A PET scan was done on 10 November 2010 showed cancer activity in the right breast.The bone lesions which were stable before had now become active. In view of this, the oncologist suggested more chemotherapy.
May underwent 3 cycles of chemotherapy using a combination of 5-FU, epirubicin, and cyclophosphamide (FEC) together with Zometa. The 3rd FEC cycle was completed on 14 January 2010.
How CA Care Got Into the Picture
On 3 November 2010, we received this e-mail:
I am Don (not real name) and came across your website while searching for some alternative cancer treatments. My wife was diagnosed with breast cancer stage 4 in February 2009. She had undergone chemo and just recently did a mastectomy of her left breast. Unfortunately, now her right breast is also affected. Last week the biopsy shows it is an invasive ductal carcinoma. The doctor is suggesting another mastectomy but we are worried as we don’t think it can help.
Can you help us? How good is your treatment? Can I send you the reports for review?
Hope to hear from you soon.
On 14 January 2011 was another e-mail:
I would like to come to Penang and meet you to discuss regarding my wife. I have got the latest scan results with me. What are the days and time convenient for you to see patients?
Actually, before these e-mails, Don came to our center to collect some herbs but did not take them due to lack of confidence. Then she started to receive her first chemo treatment and suffered severe side effects. She had headaches, felt nauseous and was dizzy.
Before receiving her 2nd cycle of chemotherapy, May started to take our Chemo-tea. The side effects of this second chemo treatment were reduced by about fifty percent. This built up her confidence in our herbal teas. When May had her 3rd cycle of chemotherapy, she felt even better.
The War Has Not Ended Yet – perhaps a “surge” is just about to begin
May was scheduled to receive three more cycles of chemotherapy. This time the drugs to be used are Taxotere plus Herceptin. May is supposed to receive Herceptin indefinitely once every 3 weeks (but at least a year). May is also to receive Zometa once every 3 months.
From March 2010 to end of July 2010, May was on Tamoxifen. According to the oncologist, since there was a recurrence, Tamoxifen was therefore not effective. He is of the opinion that May should switch to another drug – the newer generation of an aromatase inhibitor. But for the aromatase inhibitor to be effective patient must be in her menopause. So to achieve this menopause, the oncologist suggested removal of May’s ovaries.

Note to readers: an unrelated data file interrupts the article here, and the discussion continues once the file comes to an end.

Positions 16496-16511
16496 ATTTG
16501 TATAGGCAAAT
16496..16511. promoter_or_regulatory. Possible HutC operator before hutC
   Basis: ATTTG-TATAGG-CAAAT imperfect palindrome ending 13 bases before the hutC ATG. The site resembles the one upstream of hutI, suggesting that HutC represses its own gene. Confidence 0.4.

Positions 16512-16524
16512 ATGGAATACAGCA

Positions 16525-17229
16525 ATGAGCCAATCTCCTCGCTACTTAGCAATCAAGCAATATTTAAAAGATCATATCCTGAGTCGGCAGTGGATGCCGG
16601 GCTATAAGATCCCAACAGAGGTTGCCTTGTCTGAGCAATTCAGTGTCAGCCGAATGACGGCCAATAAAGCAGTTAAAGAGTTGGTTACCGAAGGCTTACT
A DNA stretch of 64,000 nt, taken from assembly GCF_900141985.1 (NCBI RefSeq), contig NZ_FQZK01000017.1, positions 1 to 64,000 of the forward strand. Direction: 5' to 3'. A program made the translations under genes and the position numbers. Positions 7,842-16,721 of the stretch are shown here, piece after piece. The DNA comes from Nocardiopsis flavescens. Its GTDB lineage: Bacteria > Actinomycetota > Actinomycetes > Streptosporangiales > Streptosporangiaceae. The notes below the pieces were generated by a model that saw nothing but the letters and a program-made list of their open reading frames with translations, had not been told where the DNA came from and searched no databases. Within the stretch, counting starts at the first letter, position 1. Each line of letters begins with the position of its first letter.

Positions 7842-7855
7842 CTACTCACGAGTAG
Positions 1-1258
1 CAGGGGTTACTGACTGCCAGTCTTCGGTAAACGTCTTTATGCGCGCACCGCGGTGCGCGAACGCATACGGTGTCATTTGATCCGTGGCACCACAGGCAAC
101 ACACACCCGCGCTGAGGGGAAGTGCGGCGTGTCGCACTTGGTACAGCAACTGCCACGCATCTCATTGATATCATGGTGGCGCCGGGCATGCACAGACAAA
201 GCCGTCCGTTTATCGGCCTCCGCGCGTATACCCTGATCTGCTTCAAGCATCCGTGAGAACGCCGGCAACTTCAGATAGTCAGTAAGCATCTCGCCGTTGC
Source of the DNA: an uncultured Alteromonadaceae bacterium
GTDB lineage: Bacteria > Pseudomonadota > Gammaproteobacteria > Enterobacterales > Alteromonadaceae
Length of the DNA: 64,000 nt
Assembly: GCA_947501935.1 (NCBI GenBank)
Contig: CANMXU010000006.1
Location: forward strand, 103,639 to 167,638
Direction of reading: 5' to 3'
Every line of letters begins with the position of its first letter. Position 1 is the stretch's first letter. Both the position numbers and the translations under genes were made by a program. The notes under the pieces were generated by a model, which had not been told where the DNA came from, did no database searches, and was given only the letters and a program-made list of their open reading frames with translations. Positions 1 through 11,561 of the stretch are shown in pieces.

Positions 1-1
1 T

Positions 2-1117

Don (husband) came to our center in Penang and told us the above story on 18 January 2011.
1. The Breast Cancer War – fancy gadget plus half a million ringgit
Most patients (especially those who never had the experience of having a family member undergone medical treatment for cancer) have the misconception that after surgery/chemotherapy, their cancer will go away. Unfortunately, this is far from being true. Read the following two quotations.
Amy Soscia, a cancer patient said: There is no cure for metastatic breast cancer. It never goes away. You just move from treatment to treatment.
A renowned oncologist in Singapore wrote: Oncology is not like other medical specialties where doing well is the norm. In oncology, even prolonging a patient’s life for three months to a year is considered an achievement. Achieving a cure is like striking a jackpot.
In a review entitled: In the End What Matters Most? A Review of Clinical Endpoints in Advanced Breast Cancer (Oncologist, January 2011; 16:25-35), Sunil Verma et al, wrote:
– Many agents are being studied for the treatment of metastatic breast cancer (MBC), yet few studies have demonstrated longer overall survival, the primary measure of clinical benefit in MBC.
– Of the 73 phase III MBC trials reviewed, a strikingly small proportion of trials demonstrated a gain in overall survival duration (12%, n = 9).
From the very beginning May was told the treatments she received were to only control the situation – and in this case, where is the control? Almost half a million ringgit has been spent but May was not getting any better. In fact, her condition became worse. She is starting the second phase of another battle now that cancer had spread to the other breast after one had been removed. The war will go on. Based on the review paper published in The Oncologist a week ago, the overall survival advantage due to chemotherapy could just be an illusion.
Can we not learn a lesson from May’s experience? Albert Einstein said: Insanity is doing the same thing over and over again and expecting different results.
2. Total Commitment – do you really believe in herbs?
Not all patients who come to seek our help believe in what we do. We are firm in saying that It is not for us to “influence” you to follow our ways. This has to be entirely your choice.
We are fully aware that after spending thousands of ringgit on the so-called scientific, high-tech treatments provided by the best brains in medicine, it is hard to believe that some roadside weeds could help your cancer. To the educated mind it seems like a big joke. So believing in what we do is an important ingredient for success. Past statistics showed us that only 30% of those who come are really committed or believe in what we do.
3. Chemo-Tea Helped Her – she gained more confidence
I told Don that I would be writing this story. Otto von Bismarck wrote: A fool learns from experience. A wise man learns from the experience of others. So the main aim of writing this story is to share May’s experience with others – perhaps those who wish to learn would not have to experience similar bitterness.
Some patients believe even before they experience, but others need to experience before they can believe. It is a choice.
4. Cancer War – In a war, no one ever wins!
Tragic stories about breast cancer war abound. But all is not lost. There are some patients who have the guts to say: “Chemo? No thank you!” Many of them survived to tell their sweet stories.
Let me close by quoting Dr. Bernard Jensen (in Empty Harvest): “While the situation is dire, should fear be the correct catalyst for change? I don’t think so. For fear is a disease in itself – a disease of the mind. Therefore, it is not out of fear, but courage, that mankind will be most effective in restoring health and harmony.”